Why clouds are gathering over the future of climate change by Rolf Stein, CEO

Following the environmental disasters of the past few years, it ought to stand to reason that climate change, and the extreme weather phenomena that are said to be associated with it, would be at the forefront of the international political agenda.  In the past decade, giant tsunamis have taken thousands of lives in Japan and tens of thousands in Southeast Asia; drought has continued to cause famine across sub-Saharan Africa; hurricanes have devestated parts of the developed and developing world; and freak snow falls have brought areas of the developed world to a standstill.  Moreover, as the world’s population continues to rise dramatically – especially in developing countries some of  which are particularly at risk from rising water levels – the long term effects of climate change should have been brought into very sharp focus.  Nonetheless, the science and politics of climate change remain plagued by conflict, denial and, worst of all, a creeping political division of what should be a united front.

The lack of international consensus on climate change was highlighted earlier this month when The Wall Street Journal published a letter signed by sixteen eminent international scientists.  The letter claims that there is ‘no need to panic about climate change’.  It goes on to attack many claims made on behalf of the climate change lobby.  The authors refute the statement that there is ‘incontrovertible scientific evidence’ that global warming exists.  They flatly deny that carbon dioxide acts as a pollutant.  They reject any call to ‘drastic action’ to decarbonize the global economy as unnecessary,  unproven and ‘alarmist’.

It must be said that there are valid points made in this article.  It is dangerous to call any branch of scientific theory ‘incontrovertible’; any commentator with valid concerns or suggestions should be given a fair hearing.  However, there is a more pernicious subtext to this letter – one that is arguably more damaging to the cause of climate change than any outright denial.  In this letter, climate change is portrayed as a tool of The Establishment.  Opponents to ‘received wisdom’ are feted as free-thinkers.  The scientific community’s rejection of dissent on global warming is likened to Soviet-era purges of scientists who did not toe Stalin’s party line.  Climate change is ‘an excuse for governments to raise taxes’ and a tool used by big business to subsidise their own green vanity projects.  In these words, climate change is reduced to a piece of political rhetoric; it is belittled from a scientific theory to a crowd-pleasing soundbite.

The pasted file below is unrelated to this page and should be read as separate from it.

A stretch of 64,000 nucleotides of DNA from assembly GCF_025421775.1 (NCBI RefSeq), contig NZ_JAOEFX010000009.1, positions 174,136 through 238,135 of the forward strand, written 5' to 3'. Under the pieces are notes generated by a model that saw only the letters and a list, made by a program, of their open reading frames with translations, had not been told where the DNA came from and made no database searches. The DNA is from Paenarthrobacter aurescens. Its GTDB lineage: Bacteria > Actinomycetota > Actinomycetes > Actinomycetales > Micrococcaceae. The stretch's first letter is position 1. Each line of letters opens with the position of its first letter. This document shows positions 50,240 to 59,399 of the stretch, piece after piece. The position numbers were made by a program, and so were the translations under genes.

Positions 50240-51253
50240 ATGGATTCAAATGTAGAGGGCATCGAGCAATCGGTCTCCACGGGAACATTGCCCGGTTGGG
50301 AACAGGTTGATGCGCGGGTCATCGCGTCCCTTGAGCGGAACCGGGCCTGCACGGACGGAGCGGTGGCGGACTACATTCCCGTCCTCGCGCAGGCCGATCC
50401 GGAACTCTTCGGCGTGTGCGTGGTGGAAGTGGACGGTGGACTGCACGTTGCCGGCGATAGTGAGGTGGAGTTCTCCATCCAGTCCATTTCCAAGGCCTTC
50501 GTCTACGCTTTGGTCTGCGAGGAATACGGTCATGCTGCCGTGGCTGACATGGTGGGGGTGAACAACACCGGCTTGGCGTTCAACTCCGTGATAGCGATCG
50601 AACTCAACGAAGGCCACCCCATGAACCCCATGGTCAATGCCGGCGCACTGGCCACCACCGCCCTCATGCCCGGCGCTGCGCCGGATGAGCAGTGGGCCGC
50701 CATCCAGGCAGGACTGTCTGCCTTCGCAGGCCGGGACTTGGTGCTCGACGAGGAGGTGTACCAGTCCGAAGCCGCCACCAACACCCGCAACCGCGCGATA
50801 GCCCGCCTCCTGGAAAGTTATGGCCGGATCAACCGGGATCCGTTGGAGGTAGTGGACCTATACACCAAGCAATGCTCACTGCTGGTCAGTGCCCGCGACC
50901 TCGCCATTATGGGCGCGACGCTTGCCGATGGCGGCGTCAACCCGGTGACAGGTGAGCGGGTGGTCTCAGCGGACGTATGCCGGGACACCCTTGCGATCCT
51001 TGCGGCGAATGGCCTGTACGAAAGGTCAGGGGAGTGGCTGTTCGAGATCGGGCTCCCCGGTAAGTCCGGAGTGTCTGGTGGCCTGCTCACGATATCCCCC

Such politicisation of climate change will only intensify on an international stage as this year’s US Presidential elections approach. Republicans are keen to present the election as a choice between ‘the environment and jobs’ and have geared their $100million election machine towards undermining Barack Obama’s green agenda.  Such rhetoric is likely to strike a double blow to the campaign against climate change.  If the Republicans are successful in 2012, they will roll back Mr Obama’s green policies as quickly as they will roll back his healthcare ambitions.  If the Democrats win, they may tone down their environmental commitments to keep the public and media on side.  Either way, the cause of combating climate change will suffer over party politics, as we are also beginning to see in the UK.

This incessant politicking obscures what is essentially a very simple proposition: methane and carbon dioxide are gases which “insulate” the Earth causing its temperature to rise.  It is dangerous to confuse debates over the scientific detail with the reality that our climate is changing.  Human activity may not be the only cause of this; it may not even be the prime cause; but temperatures are rising and our climate is changing and, on the balance of probabilities, this is due to pretty well understood mechanisms observed repeatedly over our planet’s long history.  Unless we want to put all our chips on red, this fact alone should make all further debate one of detail and not principle.

The ‘Inconvenient Truth’ is that we will all have to make significant changes to the way we live, if not to prevent, then at least to adapt to climate change.  Any reasonable person should come to this inescapable conclusion.  Any reasonable parent will want to leave the best possible legacy for their children and grandchildren and preferably not be confronted with the question in decades to come – “why didn’t you do anything to stop it?”. Climate change is not a party issue – it is something which affects every single one of us equally.  Politicians of all parties and nations should be working together – if not to reverse the effects of climate change, then at least to slow down their advance.  Denial and short-termism are of course easier conditions of mind than grappling with the brutal reality that we have to change the way we live.  Yet change we must – and the responsibility lies with all of us, from the Head of State to the man or woman in the street.

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